Improvement of Language Disturbances After Stroke by Intensive Training and Electrical Brain Stimulation

The recruitment status of this study is unknown because the information has not been verified recently.
Verified January 2009 by University Hospital Muenster.
Recruitment status was  Recruiting
Sponsor:
Information provided by:
University Hospital Muenster
ClinicalTrials.gov Identifier:
NCT00822068
First received: January 13, 2009
Last updated: NA
Last verified: January 2009
History: No changes posted

January 13, 2009
January 13, 2009
January 2009
December 2009   (final data collection date for primary outcome measure)
Number of words correctly named after training plus tDCS [ Time Frame: 1 year ] [ Designated as safety issue: No ]
Same as current
No Changes Posted
Communicative-Activity-Log & Stroke-and-Aphasia-Quality-of-Life-Scale [ Time Frame: 1 year ] [ Designated as safety issue: Yes ]
Same as current
Not Provided
Not Provided
 
Improvement of Language Disturbances After Stroke by Intensive Training and Electrical Brain Stimulation
Improvement of Aphasia After Stroke by Intensive Training and Transcranial Direct Current Stimulation

The study aims to identify if intensive language training, consisting mainly of computer-based object naming, together with electrical brain stimulation, will lead to an improvement of language functions in patients that suffer from language disturbances after a stroke.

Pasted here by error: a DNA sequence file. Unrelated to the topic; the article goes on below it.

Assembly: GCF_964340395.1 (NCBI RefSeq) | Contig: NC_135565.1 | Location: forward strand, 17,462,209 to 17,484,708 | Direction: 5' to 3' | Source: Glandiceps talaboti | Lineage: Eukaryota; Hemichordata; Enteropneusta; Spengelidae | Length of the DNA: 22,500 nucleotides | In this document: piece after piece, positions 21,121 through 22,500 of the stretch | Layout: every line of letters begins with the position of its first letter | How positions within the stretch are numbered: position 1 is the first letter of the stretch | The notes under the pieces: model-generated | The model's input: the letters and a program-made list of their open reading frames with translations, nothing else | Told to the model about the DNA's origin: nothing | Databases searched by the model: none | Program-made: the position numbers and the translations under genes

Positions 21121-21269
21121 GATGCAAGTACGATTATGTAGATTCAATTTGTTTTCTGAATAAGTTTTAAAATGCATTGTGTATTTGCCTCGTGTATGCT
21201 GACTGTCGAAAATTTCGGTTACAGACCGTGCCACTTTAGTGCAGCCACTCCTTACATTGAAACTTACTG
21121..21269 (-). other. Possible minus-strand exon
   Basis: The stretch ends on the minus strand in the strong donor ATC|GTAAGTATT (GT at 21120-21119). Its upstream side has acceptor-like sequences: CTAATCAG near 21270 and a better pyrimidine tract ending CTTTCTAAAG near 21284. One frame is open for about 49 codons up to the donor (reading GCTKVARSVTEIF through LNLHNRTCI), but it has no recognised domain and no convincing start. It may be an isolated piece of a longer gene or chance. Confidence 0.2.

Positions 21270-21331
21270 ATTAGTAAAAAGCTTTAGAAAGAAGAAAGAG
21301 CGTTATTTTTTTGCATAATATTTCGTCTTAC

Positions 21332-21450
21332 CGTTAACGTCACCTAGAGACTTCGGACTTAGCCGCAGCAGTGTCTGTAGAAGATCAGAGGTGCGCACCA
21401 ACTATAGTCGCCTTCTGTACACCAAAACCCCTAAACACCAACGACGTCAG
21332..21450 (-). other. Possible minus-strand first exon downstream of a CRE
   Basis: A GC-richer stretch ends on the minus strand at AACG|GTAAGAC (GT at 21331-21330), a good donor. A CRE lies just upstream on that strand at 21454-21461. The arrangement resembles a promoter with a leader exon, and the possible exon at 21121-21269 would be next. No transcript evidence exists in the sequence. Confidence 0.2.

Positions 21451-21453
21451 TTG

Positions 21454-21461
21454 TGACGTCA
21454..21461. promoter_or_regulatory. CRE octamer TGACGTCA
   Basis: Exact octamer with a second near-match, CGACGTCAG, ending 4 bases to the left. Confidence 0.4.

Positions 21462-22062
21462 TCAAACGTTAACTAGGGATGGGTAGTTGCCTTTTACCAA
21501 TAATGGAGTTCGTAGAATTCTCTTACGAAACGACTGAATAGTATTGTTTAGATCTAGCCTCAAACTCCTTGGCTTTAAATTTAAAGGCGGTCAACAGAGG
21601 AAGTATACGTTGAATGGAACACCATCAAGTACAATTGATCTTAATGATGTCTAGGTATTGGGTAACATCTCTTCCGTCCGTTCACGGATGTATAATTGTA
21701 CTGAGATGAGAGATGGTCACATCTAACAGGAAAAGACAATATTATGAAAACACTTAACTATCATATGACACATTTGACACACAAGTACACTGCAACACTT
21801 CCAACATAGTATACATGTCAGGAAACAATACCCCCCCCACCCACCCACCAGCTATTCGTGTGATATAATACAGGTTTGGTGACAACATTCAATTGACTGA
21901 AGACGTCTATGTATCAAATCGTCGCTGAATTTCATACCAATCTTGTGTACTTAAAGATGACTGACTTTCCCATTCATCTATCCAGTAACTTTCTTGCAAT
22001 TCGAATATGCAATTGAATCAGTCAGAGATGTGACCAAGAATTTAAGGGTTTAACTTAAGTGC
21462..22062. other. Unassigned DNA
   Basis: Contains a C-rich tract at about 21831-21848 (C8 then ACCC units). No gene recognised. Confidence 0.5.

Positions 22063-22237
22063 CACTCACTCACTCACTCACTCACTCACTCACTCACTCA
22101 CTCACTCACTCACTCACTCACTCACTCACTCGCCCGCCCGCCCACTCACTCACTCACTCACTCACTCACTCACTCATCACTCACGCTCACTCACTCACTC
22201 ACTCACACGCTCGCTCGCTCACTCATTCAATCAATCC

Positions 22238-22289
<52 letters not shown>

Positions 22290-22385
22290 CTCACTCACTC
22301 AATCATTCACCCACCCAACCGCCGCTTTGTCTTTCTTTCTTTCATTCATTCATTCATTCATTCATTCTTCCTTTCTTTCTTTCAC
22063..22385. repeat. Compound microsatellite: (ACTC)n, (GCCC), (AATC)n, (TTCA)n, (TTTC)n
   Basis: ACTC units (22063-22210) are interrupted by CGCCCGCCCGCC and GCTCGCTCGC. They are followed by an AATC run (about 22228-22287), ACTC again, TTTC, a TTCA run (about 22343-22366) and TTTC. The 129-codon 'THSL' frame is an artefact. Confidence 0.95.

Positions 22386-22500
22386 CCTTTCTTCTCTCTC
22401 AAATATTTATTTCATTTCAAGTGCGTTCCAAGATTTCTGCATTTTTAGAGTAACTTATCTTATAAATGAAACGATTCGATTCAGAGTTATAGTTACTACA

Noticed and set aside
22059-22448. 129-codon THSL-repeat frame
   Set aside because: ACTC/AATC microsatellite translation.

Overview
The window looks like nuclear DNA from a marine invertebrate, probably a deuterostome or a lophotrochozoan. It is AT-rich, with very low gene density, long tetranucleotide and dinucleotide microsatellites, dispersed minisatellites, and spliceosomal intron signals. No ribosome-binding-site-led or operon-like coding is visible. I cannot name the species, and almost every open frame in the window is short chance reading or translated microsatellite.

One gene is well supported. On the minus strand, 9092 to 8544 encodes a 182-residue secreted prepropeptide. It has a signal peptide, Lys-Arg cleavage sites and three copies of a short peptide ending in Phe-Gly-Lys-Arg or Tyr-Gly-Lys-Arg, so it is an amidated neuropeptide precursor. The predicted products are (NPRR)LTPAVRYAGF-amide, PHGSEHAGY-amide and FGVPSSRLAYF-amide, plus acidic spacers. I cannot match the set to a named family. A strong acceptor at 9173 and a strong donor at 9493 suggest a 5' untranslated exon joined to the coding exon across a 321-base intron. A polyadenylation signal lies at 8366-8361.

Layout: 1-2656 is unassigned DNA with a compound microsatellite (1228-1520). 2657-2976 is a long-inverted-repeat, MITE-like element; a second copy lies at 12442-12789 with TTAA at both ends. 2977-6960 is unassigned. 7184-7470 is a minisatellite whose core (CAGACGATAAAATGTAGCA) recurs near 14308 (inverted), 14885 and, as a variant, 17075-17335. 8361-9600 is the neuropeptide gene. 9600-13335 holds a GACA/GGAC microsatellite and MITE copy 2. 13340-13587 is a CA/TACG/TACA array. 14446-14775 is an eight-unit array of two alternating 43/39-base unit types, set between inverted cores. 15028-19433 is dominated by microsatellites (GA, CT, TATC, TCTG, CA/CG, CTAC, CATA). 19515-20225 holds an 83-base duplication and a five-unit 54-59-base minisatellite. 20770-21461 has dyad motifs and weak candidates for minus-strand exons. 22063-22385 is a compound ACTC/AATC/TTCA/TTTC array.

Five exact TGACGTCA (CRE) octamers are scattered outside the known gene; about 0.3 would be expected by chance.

Not Provided
Interventional
Phase 2
Phase 3
Allocation: Randomized
Endpoint Classification: Safety/Efficacy Study
Intervention Model: Crossover Assignment
Masking: Double Blind (Subject, Outcomes Assessor)
Primary Purpose: Treatment
  • Aphasia
  • Stroke
  • Device: anodal tDCS
    anodal transcranial direct current stimulation
  • Device: cathodal tDCS
    cathodal transcranial direct current stimulation
  • Device: sham stimulation
    sham stimulation
  • Experimental: anodal tDCS
    Intervention: Device: anodal tDCS
  • Active Comparator: 2
    cathodal tDCS
    Intervention: Device: cathodal tDCS
  • Placebo Comparator: 3
    sham stimulation
    Intervention: Device: sham stimulation
Flöel A, Meinzer M, Kirstein R, Nijhof S, Deppe M, Knecht S, Breitenstein C. Short-term anomia training and electrical brain stimulation. Stroke. 2011 Jul;42(7):2065-7. doi: 10.1161/STROKEAHA.110.609032. Epub 2011 Jun 2.

*   Includes publications given by the data provider as well as publications identified by ClinicalTrials.gov Identifier (NCT Number) in Medline.
 
Recruiting
20
December 2009
December 2009   (final data collection date for primary outcome measure)

Inclusion Criteria:

  • chronic stroke (> 1 year after event)
  • aphasia due to stroke with naming impairment
  • German as first language
  • first-ever stroke

Exclusion Criteria:

  • more than 1 stroke
  • progressive stroke
  • history of severe alcohol or drug abuse, psychiatric illnessess like severe depression, poor motivational capacity
  • dementia
  • contraindications for Magnetic Resonance Imaging
Both
18 Years to 80 Years
No
Contact: Agnes Floel, MD 0049 251 83 ext 45699 floeel@uni-muenster.de
Contact: Caterina Breitenstein, PhD 0049 251 83 ext 49969 breitens@uni-muenster.de
Germany
 
NCT00822068
Aphasia_tDCS
No
Department of Neurology, University of Muenster
University Hospital Muenster
Not Provided
Principal Investigator: Agnes Floel, MD Department of Neurology, University of Muenster; Department of Neurology, University of Berlin, Germany
University Hospital Muenster
January 2009

ICMJE     Data element required by the International Committee of Medical Journal Editors and the World Health Organization ICTRP